A new study from the European Society of Cardiology has revealed that people who skip breakfast and eat a late dinner have a more difficult time recovering after a heart attack.
The researchers found that individuals with both of these detrimental eating habits were up to five times more prone to another heart attack, chest pain, or even death within 30 days of being discharged from the hospital after a heart attack.
The investigation was focused on 113 patients with an average age of 60 who had experienced a particularly serious form of heart attack called ST-segment elevation myocardial infarction (STEMI). Among the study participants, 58 percent skipped breakfast, 51 percent ate late-night dinner, and 41 percent had both habits.
“One in ten patients with STEMI dies within a year, and nutrition is a relatively inexpensive and easy way to improve prognosis,” said study co-author Dr. Marcos Minicucci of São Paolo State University.
“It is said that the best way to live is to breakfast like a king. A good breakfast is usually composed of dairy products (fat-free or low fat milk, yogurt and cheese), a carbohydrate (whole wheat bread, bagels, cereals), and whole fruits. It should have 15 to 35% of our total daily calorie intake.”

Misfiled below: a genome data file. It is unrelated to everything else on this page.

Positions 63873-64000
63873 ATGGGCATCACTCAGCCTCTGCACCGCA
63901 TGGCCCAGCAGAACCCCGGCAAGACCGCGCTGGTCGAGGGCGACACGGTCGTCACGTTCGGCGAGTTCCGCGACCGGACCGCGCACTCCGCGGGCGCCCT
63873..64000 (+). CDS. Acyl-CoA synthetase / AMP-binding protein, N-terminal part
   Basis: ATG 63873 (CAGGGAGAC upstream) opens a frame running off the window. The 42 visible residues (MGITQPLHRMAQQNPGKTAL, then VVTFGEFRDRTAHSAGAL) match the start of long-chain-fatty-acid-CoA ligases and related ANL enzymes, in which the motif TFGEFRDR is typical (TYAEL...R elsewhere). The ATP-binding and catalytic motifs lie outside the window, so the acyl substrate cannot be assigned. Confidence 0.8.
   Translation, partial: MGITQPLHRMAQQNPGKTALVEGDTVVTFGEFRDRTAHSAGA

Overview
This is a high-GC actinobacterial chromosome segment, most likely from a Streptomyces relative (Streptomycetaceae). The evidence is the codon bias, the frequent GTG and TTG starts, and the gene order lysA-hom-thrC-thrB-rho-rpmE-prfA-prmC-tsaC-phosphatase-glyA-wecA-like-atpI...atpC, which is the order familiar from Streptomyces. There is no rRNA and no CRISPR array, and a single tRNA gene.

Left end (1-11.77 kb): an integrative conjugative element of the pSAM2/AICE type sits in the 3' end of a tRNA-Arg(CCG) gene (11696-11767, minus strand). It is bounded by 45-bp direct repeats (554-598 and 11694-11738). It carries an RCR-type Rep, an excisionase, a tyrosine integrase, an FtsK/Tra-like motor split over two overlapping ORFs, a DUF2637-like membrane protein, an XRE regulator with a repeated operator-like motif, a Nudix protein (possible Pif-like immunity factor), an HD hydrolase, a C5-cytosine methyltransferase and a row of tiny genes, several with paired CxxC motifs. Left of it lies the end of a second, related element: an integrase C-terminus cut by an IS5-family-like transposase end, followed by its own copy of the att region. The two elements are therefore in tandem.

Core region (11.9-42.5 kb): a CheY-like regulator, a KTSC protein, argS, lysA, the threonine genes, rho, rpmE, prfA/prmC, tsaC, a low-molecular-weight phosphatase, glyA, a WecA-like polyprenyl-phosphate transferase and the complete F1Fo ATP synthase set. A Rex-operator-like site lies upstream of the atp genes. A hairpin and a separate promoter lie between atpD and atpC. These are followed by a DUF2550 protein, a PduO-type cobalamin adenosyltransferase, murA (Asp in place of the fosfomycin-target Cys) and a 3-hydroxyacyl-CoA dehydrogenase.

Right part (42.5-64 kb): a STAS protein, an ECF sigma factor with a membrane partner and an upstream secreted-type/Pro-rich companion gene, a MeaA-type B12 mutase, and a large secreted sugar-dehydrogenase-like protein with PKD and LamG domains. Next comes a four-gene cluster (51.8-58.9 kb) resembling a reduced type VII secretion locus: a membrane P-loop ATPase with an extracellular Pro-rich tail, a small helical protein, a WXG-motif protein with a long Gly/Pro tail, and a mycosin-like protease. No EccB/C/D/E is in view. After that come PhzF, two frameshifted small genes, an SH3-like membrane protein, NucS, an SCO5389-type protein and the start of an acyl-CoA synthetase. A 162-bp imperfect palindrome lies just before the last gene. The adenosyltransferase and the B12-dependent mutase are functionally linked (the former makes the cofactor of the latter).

Dr. Minicucci noted that late-night dinner eating was defined by less than two hours between dinner and bedtime. Previous studies have found that people who miss breakfast and have a late dinner are more likely to have other unhealthy habits as well, such as smoking and low levels of physical activity.
“Our research shows that the two eating behaviors are independently linked with poorer outcomes after a heart attack, but having a cluster of bad habits will only make things worse,” said Dr. Minicucci. “People who work late may be particularly susceptible to having a late supper and then not being hungry in the morning.”
“We also think that the inflammatory response, oxidative stress, and endothelial function could be involved in the association between unhealthy eating behaviors and cardiovascular outcomes.”
The study is published in the European Journal of Preventive Cardiology.
By Chrissy Sexton, Earth.com Staff Writer